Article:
While walking her dog on her 50th birthday, Juliet Stromberg viewed a bulldozer removing vegetation from the Salt River bed where Maricopa County health inspectors believe mosquitoes are breeding.
“Emotion took over and I stepped in front of a bulldozer and became an activist,” she recounts. The driver said he was just doing his job and she backed away. The bulldozing also has been part of river channeling to avoid flooding.
The incident involving efforts to change vegetation is part of her belief that if normal stream flows were occurring as Phoenix saw in the 1970s and 1980s, native species would be able to compete with the tamarisk, a bushy plant brought to the United States in the 1800s to control erosion.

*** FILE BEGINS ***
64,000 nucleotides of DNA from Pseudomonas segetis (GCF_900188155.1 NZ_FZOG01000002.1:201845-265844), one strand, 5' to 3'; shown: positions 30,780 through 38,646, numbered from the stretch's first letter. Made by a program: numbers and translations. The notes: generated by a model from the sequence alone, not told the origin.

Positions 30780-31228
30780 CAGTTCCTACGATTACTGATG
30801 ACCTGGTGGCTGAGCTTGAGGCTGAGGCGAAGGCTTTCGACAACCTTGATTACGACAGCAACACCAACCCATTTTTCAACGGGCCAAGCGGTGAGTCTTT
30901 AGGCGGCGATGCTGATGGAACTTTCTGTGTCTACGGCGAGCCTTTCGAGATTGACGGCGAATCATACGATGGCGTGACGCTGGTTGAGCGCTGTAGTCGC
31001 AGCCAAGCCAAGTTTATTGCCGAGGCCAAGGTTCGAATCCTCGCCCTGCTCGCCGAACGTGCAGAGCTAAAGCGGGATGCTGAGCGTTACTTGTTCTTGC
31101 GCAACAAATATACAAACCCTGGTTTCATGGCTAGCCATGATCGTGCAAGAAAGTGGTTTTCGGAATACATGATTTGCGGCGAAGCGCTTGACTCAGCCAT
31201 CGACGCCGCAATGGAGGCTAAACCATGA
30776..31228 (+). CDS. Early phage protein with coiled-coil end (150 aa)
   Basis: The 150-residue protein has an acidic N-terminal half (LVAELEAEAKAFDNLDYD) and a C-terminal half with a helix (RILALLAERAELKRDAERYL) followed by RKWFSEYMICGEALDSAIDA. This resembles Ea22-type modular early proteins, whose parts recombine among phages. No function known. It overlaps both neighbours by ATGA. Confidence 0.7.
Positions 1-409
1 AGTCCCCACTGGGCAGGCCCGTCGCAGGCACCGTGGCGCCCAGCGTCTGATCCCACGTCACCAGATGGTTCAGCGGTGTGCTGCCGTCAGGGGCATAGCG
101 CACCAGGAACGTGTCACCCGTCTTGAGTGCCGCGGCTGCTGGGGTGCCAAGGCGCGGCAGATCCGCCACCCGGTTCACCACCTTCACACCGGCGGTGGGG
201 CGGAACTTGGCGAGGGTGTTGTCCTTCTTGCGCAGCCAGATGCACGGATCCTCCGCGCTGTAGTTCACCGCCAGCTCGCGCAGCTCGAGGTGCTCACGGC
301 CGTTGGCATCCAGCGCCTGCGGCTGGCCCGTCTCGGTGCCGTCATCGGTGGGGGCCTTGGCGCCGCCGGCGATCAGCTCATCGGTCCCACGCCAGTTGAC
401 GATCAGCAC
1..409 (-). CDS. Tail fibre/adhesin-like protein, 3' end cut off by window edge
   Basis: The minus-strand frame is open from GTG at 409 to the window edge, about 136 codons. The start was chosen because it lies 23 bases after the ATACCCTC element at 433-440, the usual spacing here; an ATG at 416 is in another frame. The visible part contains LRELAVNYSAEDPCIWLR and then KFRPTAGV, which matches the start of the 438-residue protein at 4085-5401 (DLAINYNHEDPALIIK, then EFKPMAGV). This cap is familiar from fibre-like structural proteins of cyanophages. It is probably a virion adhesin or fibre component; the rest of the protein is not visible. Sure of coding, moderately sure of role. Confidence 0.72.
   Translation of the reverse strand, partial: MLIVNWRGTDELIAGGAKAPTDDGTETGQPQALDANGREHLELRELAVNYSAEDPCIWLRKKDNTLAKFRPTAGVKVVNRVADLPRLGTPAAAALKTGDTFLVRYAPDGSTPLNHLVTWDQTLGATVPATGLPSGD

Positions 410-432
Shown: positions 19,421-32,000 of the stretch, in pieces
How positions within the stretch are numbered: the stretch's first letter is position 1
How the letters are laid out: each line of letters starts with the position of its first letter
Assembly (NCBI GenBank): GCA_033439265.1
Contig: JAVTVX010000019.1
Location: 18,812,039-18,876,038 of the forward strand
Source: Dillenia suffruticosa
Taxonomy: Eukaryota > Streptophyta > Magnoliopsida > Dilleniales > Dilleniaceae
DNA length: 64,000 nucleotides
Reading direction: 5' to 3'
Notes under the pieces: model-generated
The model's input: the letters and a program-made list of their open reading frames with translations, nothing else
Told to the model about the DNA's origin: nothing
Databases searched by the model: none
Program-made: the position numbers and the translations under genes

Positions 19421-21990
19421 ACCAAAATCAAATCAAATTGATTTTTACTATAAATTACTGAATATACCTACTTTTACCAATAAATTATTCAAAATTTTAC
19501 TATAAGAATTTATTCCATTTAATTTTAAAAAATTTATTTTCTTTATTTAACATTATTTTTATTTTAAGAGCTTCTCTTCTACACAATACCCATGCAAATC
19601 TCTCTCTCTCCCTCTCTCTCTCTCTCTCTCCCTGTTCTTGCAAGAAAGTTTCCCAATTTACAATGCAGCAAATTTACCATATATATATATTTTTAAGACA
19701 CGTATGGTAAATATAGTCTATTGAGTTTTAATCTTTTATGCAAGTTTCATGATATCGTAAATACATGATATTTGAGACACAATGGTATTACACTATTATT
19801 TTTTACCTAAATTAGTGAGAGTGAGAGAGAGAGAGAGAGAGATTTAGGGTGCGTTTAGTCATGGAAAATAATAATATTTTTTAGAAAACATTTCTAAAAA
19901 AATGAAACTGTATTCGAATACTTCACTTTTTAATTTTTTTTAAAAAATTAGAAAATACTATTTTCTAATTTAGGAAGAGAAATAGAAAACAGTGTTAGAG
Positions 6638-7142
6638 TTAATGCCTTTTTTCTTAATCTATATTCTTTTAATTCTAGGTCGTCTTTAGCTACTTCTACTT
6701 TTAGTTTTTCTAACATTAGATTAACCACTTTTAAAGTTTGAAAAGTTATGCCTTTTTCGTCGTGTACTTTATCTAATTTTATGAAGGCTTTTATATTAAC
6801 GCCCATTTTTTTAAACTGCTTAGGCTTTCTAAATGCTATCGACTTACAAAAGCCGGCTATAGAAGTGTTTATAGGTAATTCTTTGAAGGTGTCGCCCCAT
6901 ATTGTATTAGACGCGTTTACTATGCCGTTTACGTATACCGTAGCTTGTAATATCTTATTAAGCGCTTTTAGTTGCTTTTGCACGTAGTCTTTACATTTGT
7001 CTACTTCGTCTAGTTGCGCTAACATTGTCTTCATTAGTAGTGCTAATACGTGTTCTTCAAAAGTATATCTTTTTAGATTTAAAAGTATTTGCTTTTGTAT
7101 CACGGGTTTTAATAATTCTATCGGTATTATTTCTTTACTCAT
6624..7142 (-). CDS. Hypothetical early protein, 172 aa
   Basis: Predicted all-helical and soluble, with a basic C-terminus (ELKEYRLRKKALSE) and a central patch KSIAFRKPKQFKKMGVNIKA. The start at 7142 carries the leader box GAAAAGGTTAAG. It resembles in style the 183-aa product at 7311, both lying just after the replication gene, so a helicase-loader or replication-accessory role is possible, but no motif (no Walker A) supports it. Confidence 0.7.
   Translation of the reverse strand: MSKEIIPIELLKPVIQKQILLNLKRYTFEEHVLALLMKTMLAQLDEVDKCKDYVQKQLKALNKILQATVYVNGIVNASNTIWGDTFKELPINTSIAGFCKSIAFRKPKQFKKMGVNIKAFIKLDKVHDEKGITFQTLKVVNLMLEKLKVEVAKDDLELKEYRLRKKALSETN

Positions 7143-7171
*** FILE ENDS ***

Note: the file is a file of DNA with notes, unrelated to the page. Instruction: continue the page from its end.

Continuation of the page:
River channeling also has been used to control flooding and along with the higher Roosevelt Dam 90 miles east of the metropolitan area as well as drought it is harder for the native cottonwoods and willows to survive.
The trees are becoming less common due to their need for spring flooding. Tamarisk has evolved to provide streamside vegetation, with little “knowledge” that it is now seen more and more widely.
Tempe Town Lake in the Salt River channel was recently drained to allow for building a new dam and now is being refilled. This is another example of the artificial changes to what was once a normal boom and bust flowing of a Southwest river.
A recent visit to the flowing Gila River at Riverside in Pinal County showed a number of tamarisk with pink blossoms, showing that the plant has spread to many parts of the Southwest.